Although Christianity--Roman Catholicism and Protestantism--was the most rapidly growing religion in Indonesia in the 1980s, its numbers were small compared to Islam (9 percent of the population compared to 86.9 percent Muslim in 1985). Christianity had a long history in the islands, with Portuguese Jesuits and Dominicans operating in the Malukus, southern Sulawesi, and Timor in the sixteenth century.
When the Dutch defeated Portugal in 1605, however, Catholic missionaries were expelled and the Calvinist Dutch Reformed Church was virtually the only Christian influence in the region for 300 years. Whereas the United East Indies Company (VOC) was primarily a secular and not a religious enterprise, and because Calvinism was a strict, austere, and intellectually uncompromising variety of Christianity that demanded a thorough understanding of what, for Indonesians, were foreign scriptures, Christianity advanced little in Indonesia until the nineteenth century.
Only a few small communities endured in Java, Maluku, northern Sulawesi, and Nusa Tenggara (primarily Roti and Timor). After the dissolution of the VOC in 1799, and the adoption of a more comprehensive view of their mission in the archipelago, the Dutch permitted proselytizing in the territory. This evangelical freedom was put to use by the more tolerant German Lutherans, who began work among the Batak of Sumatra in 1861, and by the Dutch Rhenish Mission in central Kalimantan and central Sulawesi. In addition, Jesuits established successful missions, schools, and hospitals throughout the islands of Flores, Timor, and Alor.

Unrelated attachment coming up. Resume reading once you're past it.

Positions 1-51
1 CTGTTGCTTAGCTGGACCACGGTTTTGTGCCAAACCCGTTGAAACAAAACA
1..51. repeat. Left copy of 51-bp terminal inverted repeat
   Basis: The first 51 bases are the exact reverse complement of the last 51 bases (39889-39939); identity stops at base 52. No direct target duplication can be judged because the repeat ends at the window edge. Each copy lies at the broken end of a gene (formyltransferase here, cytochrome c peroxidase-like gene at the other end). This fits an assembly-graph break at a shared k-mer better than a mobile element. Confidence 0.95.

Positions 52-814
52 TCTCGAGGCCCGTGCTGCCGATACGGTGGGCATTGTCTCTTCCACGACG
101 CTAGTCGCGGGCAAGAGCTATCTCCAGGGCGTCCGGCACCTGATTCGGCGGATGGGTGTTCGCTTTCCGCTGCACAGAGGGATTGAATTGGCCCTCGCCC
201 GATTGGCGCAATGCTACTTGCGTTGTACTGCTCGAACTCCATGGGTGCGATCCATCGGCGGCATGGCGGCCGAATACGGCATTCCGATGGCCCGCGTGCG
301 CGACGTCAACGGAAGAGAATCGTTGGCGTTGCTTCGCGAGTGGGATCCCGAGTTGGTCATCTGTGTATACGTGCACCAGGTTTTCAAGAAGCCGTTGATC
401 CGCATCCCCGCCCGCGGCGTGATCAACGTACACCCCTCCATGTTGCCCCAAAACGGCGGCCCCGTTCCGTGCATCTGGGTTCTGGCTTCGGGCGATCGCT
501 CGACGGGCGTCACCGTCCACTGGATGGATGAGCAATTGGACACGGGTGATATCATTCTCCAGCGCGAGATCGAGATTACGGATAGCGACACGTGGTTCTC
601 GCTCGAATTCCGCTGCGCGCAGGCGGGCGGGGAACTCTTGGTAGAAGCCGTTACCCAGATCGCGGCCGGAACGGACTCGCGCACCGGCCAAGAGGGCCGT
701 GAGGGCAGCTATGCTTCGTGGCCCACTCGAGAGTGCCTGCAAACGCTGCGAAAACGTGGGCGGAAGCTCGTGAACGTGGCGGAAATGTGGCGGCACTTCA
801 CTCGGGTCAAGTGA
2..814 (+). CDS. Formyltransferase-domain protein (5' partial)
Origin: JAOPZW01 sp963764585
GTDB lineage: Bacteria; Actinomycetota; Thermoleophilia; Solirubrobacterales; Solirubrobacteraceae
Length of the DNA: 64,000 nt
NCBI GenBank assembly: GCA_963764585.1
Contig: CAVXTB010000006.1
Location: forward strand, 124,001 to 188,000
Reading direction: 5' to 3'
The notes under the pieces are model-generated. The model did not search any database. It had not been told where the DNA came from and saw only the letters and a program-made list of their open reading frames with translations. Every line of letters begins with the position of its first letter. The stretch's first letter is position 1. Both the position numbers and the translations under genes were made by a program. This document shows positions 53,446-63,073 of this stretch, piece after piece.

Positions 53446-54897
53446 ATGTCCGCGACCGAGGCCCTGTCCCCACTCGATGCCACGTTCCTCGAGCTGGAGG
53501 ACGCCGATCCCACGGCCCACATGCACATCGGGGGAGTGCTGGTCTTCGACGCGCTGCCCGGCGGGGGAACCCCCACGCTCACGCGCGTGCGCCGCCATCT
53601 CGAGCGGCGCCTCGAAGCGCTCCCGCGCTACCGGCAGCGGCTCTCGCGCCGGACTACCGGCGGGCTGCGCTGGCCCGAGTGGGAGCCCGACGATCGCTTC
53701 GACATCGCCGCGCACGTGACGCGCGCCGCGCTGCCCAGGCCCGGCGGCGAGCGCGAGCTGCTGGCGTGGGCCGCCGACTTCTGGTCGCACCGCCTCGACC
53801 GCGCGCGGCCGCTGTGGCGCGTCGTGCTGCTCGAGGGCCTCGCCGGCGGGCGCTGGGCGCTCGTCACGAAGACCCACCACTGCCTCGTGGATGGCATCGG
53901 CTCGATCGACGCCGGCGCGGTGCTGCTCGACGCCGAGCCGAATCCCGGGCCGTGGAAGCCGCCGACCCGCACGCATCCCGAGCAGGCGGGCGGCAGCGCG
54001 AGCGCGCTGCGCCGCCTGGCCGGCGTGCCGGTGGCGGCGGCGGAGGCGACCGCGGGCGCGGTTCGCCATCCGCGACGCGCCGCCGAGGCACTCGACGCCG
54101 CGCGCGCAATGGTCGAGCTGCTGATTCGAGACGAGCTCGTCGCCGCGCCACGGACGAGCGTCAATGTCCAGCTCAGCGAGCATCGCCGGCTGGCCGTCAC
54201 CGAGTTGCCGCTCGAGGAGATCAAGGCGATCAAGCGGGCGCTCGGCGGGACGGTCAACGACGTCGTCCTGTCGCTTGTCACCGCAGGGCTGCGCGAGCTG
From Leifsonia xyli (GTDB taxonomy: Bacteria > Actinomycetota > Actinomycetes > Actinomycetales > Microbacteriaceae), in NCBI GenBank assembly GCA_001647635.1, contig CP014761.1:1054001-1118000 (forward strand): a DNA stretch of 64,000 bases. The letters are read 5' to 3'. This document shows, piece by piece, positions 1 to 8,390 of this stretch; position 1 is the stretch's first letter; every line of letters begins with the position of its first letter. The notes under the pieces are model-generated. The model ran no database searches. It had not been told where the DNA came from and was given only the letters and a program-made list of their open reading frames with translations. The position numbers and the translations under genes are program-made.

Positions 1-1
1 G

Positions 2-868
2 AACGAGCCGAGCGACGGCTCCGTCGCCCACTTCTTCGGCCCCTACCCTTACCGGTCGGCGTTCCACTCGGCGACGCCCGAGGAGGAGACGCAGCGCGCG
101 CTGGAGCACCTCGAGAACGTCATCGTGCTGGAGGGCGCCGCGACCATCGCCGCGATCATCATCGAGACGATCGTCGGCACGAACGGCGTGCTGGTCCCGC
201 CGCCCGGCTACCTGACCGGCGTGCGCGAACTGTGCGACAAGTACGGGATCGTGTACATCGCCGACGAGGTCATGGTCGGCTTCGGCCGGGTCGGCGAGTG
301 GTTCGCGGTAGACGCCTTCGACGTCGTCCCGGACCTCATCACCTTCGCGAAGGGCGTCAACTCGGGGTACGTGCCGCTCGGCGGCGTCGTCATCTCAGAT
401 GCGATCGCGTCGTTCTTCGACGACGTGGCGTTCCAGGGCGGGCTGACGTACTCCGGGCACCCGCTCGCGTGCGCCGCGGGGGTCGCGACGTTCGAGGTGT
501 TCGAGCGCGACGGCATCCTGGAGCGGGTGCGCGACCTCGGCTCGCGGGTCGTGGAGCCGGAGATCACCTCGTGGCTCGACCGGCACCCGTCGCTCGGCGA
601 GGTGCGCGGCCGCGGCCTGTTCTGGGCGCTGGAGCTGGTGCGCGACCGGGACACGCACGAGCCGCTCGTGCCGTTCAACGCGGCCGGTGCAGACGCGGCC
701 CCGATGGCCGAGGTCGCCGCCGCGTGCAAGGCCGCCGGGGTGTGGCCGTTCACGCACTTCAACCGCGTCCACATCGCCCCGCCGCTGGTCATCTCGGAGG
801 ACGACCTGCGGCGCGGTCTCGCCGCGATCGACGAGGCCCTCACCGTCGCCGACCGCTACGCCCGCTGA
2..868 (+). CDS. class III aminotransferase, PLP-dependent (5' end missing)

The twentieth century witnessed the influx of many new Protestant missionary groups, as well as the continued growth of Catholicism and of large regional and reformed Lutheran churches. Following the 1965 coup attempt, all nonreligious persons were labelled atheists and hence were vulnerable to accusations of harboring communist sympathies. At that time, Christian churches of all varieties experienced explosive growth in membership, particularly among those people who felt uncomfortable with the political aspirations of Islamic parties.
In the 1990s, the majority of Christians in Indonesia were Protestants of one affiliation or another, with particularly large concentrations found in Sumatra Utara, Papua, Maluku, Kalimantan Tengah, Sulawesi Tengah, and Sulawesi Utara. Catholic congregations grew less rapidly in the 1980s, in part because of the church's heavy reliance on European personnel. These Europeans experienced increasing restrictions on their missionary activities imposed by the Muslim-dominated Department of Religious Affairs. Large concentrations of Roman Catholics were located in Kalimantan Barat, Papua, Nusa Tenggara Timur, and Timor Timur provinces.